Heddon-on-the-Wall, England


St. Andrew's Church, Heddon-on-the-Wall. Originally Catholic but now Anglican/Episcopalian.

This evening, I am posting information on the village of Heddon-on-the-Wall in Northumberland, northern England. This village as a population of about 1300 and evidence suggests a continuity of settlement here since Hadrian's Wall was built by the Romans in the 130s AD. The Romans left in the 5th century but the church (St. Andrew's) has Saxon origins dating from the 7th century and thereafter Norman (French) architecture through to the current period.

Interestingly, the architectural sequence tracks the development of the English language. After the Roman withdrawal the void was filled by immigration from Germany and Holland (Anglo-Saxons) with locals speaking a north German dialect which progressively evolved during the latter part of the first millennium. The Norman-French invasion of 1066 introduced about 30,000 new words, mainly of Latin origin, and hence the core of the language we speak today.

Heddon sits on a high elevation on the line of Hadrian's Wall, about nine miles west of Newcastle-upon-Tyne. Many of the street names have Roman influences.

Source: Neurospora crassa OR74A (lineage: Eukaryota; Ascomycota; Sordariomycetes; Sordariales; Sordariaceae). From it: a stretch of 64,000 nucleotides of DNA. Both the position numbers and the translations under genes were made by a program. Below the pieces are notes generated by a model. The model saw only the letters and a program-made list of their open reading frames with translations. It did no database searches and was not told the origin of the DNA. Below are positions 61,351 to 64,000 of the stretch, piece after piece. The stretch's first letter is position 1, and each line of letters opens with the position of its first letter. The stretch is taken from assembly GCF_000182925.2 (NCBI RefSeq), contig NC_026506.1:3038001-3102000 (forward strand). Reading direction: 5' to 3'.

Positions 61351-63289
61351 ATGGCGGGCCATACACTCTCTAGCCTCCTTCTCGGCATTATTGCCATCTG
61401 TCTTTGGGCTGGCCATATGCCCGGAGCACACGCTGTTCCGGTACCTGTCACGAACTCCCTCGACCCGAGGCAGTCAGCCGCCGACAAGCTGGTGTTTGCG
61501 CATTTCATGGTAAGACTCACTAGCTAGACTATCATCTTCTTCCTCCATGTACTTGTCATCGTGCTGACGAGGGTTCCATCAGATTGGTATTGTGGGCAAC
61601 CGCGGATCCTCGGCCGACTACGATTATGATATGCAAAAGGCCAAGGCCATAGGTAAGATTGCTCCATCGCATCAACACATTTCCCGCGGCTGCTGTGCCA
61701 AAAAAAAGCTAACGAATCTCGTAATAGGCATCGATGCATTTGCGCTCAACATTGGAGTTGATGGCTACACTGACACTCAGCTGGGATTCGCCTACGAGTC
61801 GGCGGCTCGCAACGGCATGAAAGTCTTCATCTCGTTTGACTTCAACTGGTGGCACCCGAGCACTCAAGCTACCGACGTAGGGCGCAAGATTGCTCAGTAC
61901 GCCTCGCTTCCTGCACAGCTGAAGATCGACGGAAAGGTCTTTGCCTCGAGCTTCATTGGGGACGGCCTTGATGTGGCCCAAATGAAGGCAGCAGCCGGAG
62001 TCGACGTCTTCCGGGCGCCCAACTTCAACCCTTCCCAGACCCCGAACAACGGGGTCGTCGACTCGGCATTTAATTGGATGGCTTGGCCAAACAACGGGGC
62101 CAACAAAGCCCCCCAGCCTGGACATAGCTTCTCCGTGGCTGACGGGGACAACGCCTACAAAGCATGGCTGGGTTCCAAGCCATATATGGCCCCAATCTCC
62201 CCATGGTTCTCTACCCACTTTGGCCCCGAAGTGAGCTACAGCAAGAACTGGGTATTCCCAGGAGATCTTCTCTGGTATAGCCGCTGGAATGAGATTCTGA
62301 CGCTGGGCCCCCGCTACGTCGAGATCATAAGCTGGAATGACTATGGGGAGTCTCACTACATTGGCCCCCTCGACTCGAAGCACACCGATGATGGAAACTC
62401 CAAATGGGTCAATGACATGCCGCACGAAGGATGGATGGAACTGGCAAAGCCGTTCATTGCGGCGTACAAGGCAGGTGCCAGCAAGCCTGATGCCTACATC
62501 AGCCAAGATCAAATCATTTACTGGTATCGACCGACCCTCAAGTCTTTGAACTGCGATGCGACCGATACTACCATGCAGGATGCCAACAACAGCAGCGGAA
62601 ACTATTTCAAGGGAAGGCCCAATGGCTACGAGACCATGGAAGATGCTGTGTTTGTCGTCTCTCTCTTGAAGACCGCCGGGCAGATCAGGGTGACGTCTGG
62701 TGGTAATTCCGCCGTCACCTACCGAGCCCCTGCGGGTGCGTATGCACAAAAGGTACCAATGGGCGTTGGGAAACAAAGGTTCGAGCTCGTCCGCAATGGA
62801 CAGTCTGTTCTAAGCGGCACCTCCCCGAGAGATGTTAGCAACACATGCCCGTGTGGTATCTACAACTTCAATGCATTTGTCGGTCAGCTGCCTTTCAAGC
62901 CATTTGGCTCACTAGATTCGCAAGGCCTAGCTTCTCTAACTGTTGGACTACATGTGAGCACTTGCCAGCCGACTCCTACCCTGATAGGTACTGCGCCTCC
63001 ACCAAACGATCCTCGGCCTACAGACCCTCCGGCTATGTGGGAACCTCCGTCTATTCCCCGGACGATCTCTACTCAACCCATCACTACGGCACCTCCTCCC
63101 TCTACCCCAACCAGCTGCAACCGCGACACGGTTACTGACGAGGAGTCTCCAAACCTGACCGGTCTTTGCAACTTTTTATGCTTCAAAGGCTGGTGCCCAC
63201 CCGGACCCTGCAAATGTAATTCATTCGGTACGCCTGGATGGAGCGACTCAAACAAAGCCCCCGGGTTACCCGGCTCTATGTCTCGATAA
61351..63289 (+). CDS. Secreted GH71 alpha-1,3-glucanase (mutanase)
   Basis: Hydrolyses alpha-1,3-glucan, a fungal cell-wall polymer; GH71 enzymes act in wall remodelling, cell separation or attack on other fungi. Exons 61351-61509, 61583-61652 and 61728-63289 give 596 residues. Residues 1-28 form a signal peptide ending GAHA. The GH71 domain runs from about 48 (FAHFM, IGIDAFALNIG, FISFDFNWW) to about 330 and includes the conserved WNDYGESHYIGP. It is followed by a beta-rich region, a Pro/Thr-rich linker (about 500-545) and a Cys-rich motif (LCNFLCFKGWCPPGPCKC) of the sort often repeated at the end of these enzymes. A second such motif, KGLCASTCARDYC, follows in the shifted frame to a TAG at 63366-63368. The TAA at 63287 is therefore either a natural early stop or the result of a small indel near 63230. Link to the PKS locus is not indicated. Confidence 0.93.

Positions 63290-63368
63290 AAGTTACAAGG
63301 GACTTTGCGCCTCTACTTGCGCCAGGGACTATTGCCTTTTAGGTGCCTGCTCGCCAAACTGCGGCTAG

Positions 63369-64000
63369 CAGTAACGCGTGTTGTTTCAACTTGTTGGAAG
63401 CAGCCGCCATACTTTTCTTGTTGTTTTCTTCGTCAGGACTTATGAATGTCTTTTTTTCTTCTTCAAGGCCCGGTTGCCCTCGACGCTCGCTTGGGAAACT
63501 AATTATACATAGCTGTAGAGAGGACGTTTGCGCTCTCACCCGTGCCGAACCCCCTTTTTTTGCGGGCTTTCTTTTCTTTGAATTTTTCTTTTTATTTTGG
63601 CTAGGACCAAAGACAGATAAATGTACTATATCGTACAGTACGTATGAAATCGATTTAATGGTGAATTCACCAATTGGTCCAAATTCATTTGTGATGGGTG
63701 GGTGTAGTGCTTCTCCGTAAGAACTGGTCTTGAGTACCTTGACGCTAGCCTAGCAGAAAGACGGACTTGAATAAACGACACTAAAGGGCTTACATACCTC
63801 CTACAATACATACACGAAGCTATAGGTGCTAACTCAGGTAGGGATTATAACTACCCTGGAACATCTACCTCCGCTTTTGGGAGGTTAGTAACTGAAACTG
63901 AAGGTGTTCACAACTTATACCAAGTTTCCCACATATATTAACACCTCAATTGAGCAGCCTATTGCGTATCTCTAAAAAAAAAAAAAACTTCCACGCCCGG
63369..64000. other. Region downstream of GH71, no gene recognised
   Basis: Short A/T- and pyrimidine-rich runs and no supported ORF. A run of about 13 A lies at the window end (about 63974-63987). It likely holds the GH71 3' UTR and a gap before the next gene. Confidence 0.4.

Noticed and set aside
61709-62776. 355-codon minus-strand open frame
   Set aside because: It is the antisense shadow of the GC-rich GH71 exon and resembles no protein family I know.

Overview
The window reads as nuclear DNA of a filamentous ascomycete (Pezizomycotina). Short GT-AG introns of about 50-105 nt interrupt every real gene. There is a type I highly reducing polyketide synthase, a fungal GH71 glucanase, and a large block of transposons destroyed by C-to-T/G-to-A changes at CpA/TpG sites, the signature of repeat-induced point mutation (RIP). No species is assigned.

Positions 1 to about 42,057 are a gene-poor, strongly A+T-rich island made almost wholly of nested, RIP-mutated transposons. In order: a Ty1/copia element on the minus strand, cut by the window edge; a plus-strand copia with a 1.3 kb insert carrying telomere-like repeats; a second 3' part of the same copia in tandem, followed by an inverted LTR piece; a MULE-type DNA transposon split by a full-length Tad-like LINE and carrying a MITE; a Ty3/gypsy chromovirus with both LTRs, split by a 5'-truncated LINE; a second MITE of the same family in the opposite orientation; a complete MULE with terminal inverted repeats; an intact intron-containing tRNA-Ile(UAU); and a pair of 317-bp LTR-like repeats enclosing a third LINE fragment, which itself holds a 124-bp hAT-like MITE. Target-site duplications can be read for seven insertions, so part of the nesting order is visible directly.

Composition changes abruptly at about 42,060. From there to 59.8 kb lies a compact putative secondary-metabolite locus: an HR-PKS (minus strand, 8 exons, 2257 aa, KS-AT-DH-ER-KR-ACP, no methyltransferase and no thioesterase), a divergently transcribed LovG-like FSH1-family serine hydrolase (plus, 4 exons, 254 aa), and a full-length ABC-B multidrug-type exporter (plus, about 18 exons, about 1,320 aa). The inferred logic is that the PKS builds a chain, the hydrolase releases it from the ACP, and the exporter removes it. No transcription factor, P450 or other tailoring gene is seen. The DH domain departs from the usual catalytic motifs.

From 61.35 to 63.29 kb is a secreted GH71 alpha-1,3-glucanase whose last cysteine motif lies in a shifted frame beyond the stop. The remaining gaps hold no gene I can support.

Roman influenced street names

The Hadrian's Wall Path generates a steady flow of hikers traversing the line of the Wall to accommodate which there are shops,pubs and lodgings. For hikers travelling from east to west Heddon offers the first encounter with the actual masonry Wall.

Artist's impression of Hadrian's Wall at Heddon

 Tangible remains of Hadrian's Wall at Heddon

View of local landscape from Heddon

 Inside pub at Heddon

Three tuns pub at Heddon

Hadrian's Wall Path on approach to Heddon

Here is my blog record of first day's hike along Hadrian's Wall, Newcastle to Heddon.


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